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By RONDA KAYSEN
Apartment Swapping and the Law
I live in a rent-stabilized apartment. I am interested in doing a home exchange with others who live in different cities or countries. There are websites devoted to these arrangements, and no money changes hands. Am I breaking rent stabilization rules by exchanging homes for no more than a couple of weeks at a time?
This might seem like a harmless plan — and an affordable way to travel — but it could cost you your apartment.
“There’s a fine line between having guests stay in an apartment, and subletting an apartment without a landlord’s consent,” said Lucas A. Ferrara, a landlord-tenant lawyer. “And that gray area is enough to get a tenant evicted.”
A provision typically found in rent-stabilized leases limits occupancy to the tenant, the tenant’s immediate family and a roommate. The rules do allow for houseguests, but your visitor would not qualify as a guest, according to Phyllis H. Weisberg, a Manhattan real estate lawyer.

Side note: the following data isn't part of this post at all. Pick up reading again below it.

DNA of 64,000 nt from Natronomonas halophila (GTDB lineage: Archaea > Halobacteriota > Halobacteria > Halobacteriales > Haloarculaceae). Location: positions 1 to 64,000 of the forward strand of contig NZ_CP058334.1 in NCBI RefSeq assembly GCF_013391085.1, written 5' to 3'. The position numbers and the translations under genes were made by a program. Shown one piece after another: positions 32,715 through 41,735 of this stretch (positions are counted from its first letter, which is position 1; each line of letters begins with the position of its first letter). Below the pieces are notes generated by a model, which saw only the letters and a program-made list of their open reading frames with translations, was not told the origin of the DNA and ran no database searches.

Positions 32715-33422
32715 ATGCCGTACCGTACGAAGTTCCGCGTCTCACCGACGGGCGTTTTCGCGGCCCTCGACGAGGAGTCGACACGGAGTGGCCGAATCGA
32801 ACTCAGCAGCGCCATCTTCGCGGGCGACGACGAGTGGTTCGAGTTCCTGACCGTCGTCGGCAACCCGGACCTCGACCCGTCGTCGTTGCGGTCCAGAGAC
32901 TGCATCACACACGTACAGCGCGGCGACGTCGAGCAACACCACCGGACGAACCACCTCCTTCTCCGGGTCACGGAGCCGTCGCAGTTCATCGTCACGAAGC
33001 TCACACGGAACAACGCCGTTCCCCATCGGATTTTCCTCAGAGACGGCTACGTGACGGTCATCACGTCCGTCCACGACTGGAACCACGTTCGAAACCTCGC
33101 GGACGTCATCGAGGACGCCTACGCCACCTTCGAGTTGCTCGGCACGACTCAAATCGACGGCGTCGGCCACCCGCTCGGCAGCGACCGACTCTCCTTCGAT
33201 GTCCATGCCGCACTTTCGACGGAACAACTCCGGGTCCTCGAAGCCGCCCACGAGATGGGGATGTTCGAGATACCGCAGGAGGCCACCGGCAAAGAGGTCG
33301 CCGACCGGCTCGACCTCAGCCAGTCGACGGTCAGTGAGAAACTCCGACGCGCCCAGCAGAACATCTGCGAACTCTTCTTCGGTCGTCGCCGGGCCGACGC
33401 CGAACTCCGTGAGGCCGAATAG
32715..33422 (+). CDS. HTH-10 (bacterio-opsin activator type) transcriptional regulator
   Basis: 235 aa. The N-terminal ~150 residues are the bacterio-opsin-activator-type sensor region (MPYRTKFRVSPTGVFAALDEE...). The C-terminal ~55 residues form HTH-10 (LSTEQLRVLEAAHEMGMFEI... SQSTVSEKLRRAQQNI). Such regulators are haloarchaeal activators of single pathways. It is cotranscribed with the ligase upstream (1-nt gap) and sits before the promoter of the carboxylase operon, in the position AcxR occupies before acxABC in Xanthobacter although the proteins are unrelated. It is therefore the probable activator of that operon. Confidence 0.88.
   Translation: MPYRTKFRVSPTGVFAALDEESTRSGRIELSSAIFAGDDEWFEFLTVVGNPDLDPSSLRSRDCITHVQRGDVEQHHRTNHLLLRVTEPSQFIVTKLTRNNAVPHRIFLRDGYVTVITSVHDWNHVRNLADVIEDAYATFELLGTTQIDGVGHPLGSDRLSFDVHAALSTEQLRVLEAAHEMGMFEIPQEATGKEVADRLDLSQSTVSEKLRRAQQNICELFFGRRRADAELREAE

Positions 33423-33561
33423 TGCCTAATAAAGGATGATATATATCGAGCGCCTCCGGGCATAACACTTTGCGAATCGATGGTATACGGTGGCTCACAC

Your plan also runs afoul of the state Multiple Dwelling Law, which prohibits stays of less than 30 days. There are exceptions, like for a house sitter who waters the plants and watches the pets when you’re on vacation. But your plan would not meet the narrow criteria.
“Certainly, the proposed arrangement is far different than a dog sitter,” Ms. Weisberg said.
Bartering is also an issue. Even if no money changes hands, you are still getting something of value. A week in an apartment in SoHo has monetary value, particularly if you swap it with a similar unit in, say, Paris. “Barter is compensation,” Mr. Ferrara said.
So here are some repercussions that could make your life unpleasant: The landlord could begin eviction proceedings for violating both the lease and the law. You could attract the attention of the state attorney general’s office, which has been going after users of online services like Airbnb. And the tax authorities might be interested in your barter income. “This is a land mine for litigation,” Mr. Ferrara said.
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